The Socialist Mayor: Bernard Sanders in Burlington, Vermont

By Steven Soifer | Go to book overview

7
Taxes and the Redistribution of Wealth

During his tenure as mayor of Burlington, Bernard Sanders probably championed tax reform--and having big business pay its fair share of taxes--more than any other issue. No other issue so clearly strikes to the heart of city-state relations and the disproportionate tax burden of different classes.

Despite Vermont's tradition of town meeting, cities and towns are literally creatures of the state and therefore beholden to it in many ways. Perhaps most importantly, the only taxing power that most cities and towns in Vermont have is the property tax, which, by many accounts, is a regressively based tax, hurting those who can least afford it the most. Since Vermont is not a "home rule" state--that is, its towns and municipalities cannot alter their own charters without the approval of the state legislature--there are constant tensions between local and state interests over taxing powers, as most municipalities are entirely dependent on the property tax to fund most local government activities.

It is within this context that we must look at Sanders's battles over taxes. As the mayor of the state's largest city, he was one of the major advocates of changing the power relationships between towns or cities and the state and of the redistribution of wealth between rich and poor. Thus, battles over reappraisal, the gross receipts tax, payment in lieu of taxes from tax-exempt entities, property tax reclassification, and the excavation fee all could have been anticipated. That Sanders was able to win on several of these issues, which has redistributed the tax burden between the haves and the have-nots to some degree and fundamentally changed the dialogue between local and state government in Vermont, was certainly to his credit.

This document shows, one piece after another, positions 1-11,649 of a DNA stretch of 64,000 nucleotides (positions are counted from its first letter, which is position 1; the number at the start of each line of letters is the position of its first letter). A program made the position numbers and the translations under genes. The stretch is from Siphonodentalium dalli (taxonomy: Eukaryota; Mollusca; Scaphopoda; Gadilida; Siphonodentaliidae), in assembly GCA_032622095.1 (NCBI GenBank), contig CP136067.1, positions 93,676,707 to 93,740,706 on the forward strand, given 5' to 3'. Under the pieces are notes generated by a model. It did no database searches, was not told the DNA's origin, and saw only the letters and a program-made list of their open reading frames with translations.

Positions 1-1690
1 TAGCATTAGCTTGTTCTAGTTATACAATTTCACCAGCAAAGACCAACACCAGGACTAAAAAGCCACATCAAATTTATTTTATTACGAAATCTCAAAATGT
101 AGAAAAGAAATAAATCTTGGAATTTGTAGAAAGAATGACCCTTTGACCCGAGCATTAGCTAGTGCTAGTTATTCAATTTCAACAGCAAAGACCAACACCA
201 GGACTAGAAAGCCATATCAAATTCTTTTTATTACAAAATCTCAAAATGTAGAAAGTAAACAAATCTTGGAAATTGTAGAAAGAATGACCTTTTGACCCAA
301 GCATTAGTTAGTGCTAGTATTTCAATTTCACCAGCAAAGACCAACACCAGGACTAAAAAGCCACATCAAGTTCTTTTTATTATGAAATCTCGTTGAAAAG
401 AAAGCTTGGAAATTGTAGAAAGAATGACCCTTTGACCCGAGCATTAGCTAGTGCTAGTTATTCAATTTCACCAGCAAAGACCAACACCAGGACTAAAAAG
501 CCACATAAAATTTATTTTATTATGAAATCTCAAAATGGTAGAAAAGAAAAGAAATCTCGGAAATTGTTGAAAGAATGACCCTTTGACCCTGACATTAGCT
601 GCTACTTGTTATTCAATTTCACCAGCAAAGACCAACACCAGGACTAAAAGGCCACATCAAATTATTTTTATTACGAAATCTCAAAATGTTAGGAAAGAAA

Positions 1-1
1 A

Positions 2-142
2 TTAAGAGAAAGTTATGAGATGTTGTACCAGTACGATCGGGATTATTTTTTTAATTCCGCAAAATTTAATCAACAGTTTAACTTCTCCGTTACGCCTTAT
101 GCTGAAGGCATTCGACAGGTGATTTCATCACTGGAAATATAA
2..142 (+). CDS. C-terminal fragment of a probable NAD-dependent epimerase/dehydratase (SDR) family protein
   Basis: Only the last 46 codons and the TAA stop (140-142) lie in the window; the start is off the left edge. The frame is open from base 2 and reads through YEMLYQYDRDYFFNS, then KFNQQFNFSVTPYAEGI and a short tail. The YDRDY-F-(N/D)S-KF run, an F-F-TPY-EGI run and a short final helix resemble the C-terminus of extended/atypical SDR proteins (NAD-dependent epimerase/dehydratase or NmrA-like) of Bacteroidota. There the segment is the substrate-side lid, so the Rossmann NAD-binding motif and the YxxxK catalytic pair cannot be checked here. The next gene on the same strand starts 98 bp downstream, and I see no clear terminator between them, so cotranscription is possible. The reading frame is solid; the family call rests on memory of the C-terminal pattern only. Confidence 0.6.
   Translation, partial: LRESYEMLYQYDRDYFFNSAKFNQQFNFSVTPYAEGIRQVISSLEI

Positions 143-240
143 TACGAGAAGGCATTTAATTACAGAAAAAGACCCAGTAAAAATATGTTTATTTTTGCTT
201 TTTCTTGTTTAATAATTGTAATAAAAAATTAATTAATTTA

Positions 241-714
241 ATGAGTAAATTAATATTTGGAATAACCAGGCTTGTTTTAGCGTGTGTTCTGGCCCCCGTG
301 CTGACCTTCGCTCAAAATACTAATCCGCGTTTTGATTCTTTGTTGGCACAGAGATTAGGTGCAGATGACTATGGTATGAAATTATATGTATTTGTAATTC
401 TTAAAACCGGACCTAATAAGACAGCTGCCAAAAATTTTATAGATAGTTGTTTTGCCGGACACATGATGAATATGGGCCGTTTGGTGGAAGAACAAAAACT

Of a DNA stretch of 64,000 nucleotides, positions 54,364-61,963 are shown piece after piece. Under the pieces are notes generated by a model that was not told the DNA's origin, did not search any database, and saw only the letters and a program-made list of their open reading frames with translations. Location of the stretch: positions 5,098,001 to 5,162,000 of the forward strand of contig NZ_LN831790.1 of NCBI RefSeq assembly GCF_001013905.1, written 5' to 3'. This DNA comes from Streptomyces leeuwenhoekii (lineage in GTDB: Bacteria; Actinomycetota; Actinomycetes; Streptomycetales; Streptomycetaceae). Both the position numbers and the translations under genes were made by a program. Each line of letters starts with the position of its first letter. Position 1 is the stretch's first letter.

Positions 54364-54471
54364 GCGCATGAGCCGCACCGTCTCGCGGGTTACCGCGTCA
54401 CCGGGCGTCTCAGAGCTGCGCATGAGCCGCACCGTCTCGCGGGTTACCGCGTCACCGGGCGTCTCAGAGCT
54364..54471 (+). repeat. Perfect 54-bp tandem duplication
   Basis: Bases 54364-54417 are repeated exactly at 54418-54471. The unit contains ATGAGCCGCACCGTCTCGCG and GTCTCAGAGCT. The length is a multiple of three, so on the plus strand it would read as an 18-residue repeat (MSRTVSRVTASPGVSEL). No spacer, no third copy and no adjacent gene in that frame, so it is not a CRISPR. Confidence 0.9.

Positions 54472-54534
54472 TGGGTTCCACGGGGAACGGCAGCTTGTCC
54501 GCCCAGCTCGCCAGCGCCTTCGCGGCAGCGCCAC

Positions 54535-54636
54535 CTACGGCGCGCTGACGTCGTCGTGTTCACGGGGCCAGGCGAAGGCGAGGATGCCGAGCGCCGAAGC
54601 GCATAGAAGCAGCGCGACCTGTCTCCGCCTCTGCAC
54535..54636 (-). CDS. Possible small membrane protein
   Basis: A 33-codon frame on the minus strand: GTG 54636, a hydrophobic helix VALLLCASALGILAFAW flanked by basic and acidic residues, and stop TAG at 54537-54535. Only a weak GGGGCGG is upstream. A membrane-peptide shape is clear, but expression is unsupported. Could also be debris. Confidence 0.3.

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The Socialist Mayor: Bernard Sanders in Burlington, Vermont
Table of contents

Table of contents

  • Title Page iii
  • Contents vii
  • Preface ix
  • Acknowledgments xiii
  • 1 - Historical Background and Theoretical Framework on Socialist Municipalities 1
  • 2 - Burlington, Bernard Sanders, and the Progressive Coalition 13
  • 3 - Local Government and City Finances in Burlington 39
  • Conclusion 60
  • 4 - Development and Growth Issues and the Sanders Administration 61
  • Conclusion 88
  • 5 - Citizen Participation, Democracy, and the Neighborhoods 91
  • Conclusion 117
  • 6 - The Question of Ownership Under Municipal Socialism 119
  • Conclusion 141
  • 7 - Taxes and the Redistribution of Wealth 142
  • Conclusion 171
  • 8 - Quality-Of-Life Issues and the Sanders Administration 174
  • Conclusion 204
  • 9 - Central America: Sanders and the Peace Movement 206
  • Conclusion 222
  • 10 - Conclusion 224
  • 11 - Epilogue 238
  • Notes 243
  • Selected Bibliography 273
  • Index 275
  • About the Author 287
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